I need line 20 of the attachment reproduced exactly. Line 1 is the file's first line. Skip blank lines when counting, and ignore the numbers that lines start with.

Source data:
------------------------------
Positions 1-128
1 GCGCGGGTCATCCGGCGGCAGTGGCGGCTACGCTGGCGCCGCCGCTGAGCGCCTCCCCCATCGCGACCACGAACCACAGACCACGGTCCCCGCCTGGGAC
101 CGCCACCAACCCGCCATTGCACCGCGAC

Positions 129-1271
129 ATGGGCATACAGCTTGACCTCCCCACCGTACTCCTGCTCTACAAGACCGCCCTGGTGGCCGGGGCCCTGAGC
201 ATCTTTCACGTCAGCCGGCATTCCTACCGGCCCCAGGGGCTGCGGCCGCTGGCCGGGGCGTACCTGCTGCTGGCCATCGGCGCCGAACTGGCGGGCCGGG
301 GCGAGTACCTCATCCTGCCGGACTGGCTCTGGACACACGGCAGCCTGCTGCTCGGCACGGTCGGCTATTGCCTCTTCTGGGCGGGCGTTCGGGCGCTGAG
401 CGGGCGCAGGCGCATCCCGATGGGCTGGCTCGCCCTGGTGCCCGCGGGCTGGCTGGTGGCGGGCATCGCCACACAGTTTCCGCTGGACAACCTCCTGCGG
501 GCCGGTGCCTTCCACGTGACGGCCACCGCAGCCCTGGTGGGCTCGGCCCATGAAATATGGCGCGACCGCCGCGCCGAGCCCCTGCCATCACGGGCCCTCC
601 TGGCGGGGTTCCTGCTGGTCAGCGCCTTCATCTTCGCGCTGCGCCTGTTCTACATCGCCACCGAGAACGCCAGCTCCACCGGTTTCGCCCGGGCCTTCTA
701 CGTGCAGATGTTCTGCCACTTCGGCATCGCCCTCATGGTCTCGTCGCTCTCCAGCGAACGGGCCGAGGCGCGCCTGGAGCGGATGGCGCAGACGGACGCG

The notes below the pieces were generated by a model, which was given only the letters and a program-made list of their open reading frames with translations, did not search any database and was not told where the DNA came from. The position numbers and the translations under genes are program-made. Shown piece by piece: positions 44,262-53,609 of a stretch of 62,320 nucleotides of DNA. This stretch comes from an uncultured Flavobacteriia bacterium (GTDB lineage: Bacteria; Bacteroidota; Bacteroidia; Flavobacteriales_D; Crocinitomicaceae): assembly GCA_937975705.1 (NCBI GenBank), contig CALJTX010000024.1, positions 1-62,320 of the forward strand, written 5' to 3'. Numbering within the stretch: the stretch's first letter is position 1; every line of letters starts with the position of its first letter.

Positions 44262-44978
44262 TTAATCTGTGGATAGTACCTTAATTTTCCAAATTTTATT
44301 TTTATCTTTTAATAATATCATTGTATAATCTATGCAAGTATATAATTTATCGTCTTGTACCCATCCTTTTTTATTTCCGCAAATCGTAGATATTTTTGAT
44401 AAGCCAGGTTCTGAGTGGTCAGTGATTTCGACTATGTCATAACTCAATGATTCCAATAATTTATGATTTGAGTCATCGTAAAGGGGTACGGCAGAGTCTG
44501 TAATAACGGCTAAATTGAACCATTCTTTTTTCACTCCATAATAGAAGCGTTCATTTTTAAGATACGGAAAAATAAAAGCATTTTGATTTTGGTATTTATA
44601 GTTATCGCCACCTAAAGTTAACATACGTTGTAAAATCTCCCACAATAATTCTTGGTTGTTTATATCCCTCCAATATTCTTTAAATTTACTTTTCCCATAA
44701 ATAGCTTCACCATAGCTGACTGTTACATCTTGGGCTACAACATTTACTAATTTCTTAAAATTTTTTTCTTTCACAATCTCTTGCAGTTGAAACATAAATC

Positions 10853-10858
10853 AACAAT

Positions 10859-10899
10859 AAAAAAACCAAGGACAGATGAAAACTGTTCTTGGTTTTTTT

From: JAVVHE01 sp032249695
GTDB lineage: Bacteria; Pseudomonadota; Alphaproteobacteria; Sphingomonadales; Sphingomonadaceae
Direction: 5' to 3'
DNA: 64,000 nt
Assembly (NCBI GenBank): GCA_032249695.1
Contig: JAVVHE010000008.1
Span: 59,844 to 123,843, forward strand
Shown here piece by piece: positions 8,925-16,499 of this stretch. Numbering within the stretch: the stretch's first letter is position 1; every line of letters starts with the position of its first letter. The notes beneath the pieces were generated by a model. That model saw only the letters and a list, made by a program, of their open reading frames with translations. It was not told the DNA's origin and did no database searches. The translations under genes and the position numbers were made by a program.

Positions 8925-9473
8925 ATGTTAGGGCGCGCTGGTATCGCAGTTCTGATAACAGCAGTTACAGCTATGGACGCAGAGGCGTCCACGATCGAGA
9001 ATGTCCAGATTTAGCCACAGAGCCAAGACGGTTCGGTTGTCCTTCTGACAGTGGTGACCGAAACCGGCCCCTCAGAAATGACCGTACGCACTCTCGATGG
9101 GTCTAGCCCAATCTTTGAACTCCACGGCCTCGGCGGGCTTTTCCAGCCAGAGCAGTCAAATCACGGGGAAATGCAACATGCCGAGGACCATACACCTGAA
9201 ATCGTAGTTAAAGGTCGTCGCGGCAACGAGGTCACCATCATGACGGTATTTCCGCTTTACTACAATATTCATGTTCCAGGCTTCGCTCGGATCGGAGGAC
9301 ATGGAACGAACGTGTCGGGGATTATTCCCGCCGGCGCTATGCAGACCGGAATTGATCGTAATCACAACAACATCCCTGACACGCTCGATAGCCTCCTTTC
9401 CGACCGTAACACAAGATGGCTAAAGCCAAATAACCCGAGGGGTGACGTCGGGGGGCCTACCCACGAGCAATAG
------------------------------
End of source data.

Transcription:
Positions 10853-10858